Precipitation response to climate change and urban development over the continental United States

M. Georgescu, A. M. Broadbent, M. Wang, E. Scott Krayenhoff, Mohamed Moustaoui

Research output: Contribution to journalArticlepeer-review

1 Scopus citations

Abstract

Appropriately characterizing future changes in regional-scale precipitation requires assessment of the interactive effect owing to greenhouse gas-induced climate change and the physical growth of the built environment. Here we use a suite of medium resolution (20 km grid spacing) decadal scale simulations conducted with the Weather Research and Forecasting model coupled to an urban canopy parameterization to examine the interplay between end-of-century long-lived greenhouse gas (LLGHG) forcing and urban expansion on continental US (CONUS) precipitation. Our results show that projected changes in extreme precipitation are at least one order of magnitude greater than projected changes in mean precipitation; this finding is geographically consistent over the seven CONUS National Climate Assessment (NCA) regions and between the pair of dynamically downscaled global climate model (GCM) forcings. We show that dynamical downscaling of the Geophysical Fluid Dynamics Laboratory GCM leads to projected end-of-century changes in extreme precipitation that are consistently greater compared to dynamical downscaling of the Community Earth System Model GCM for all regions except the Southeast NCA region. Our results demonstrate that the physical growth of the built environment can either enhance or suppress extreme precipitation across CONUS metropolitan regions. Incorporation of LLGHGs indicates compensating effects between urban environments and greenhouse gases, shifting the probability spectrum toward broad enhancement of extreme precipitation across future CONUS metropolitan areas. Our results emphasize the need for development of management policies that address flooding challenges exacerbated by the twin forcing agents of urban- and greenhouse gas-induced climate change.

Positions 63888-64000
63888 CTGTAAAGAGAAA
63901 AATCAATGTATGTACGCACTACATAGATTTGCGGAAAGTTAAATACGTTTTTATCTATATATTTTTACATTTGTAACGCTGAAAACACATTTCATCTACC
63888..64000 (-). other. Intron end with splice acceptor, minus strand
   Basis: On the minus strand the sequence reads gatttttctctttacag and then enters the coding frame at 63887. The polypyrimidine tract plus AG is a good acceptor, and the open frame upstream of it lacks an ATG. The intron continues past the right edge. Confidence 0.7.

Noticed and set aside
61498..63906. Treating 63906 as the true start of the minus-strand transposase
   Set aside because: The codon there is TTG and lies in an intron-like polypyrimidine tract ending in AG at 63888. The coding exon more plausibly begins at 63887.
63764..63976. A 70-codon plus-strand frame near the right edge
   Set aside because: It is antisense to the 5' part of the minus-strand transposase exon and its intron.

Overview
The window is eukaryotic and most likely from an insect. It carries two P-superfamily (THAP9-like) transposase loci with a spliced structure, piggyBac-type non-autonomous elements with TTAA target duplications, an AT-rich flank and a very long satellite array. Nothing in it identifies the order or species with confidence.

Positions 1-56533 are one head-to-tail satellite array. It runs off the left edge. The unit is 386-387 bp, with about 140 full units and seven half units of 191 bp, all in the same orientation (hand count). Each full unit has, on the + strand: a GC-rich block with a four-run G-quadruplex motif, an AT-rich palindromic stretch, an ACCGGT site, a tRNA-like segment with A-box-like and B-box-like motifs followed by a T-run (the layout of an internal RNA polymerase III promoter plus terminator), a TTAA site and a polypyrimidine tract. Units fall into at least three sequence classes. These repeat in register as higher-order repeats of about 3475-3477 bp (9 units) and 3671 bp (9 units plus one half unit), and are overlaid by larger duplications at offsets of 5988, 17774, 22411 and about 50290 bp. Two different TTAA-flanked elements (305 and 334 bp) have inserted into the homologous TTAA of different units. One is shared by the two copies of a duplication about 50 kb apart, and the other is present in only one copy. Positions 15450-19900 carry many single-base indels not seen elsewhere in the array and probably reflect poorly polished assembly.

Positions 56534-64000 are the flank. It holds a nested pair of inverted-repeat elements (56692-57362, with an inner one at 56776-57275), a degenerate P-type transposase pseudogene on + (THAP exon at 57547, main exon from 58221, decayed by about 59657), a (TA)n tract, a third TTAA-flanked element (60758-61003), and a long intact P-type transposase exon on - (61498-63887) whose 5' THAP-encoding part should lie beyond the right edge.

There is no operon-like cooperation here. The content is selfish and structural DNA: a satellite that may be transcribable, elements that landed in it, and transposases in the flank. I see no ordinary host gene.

Original languageEnglish (US)
Article number044001
JournalEnvironmental Research Letters
Volume16
Issue number4
DOIs
StatePublished - Apr 2021

Keywords

  • WRF
  • climate change
  • extreme precipitation
  • regional climate
  • urban flooding
  • urbanization

ASJC Scopus subject areas

  • Renewable Energy, Sustainability and the Environment
  • Environmental Science(all)
  • Public Health, Environmental and Occupational Health

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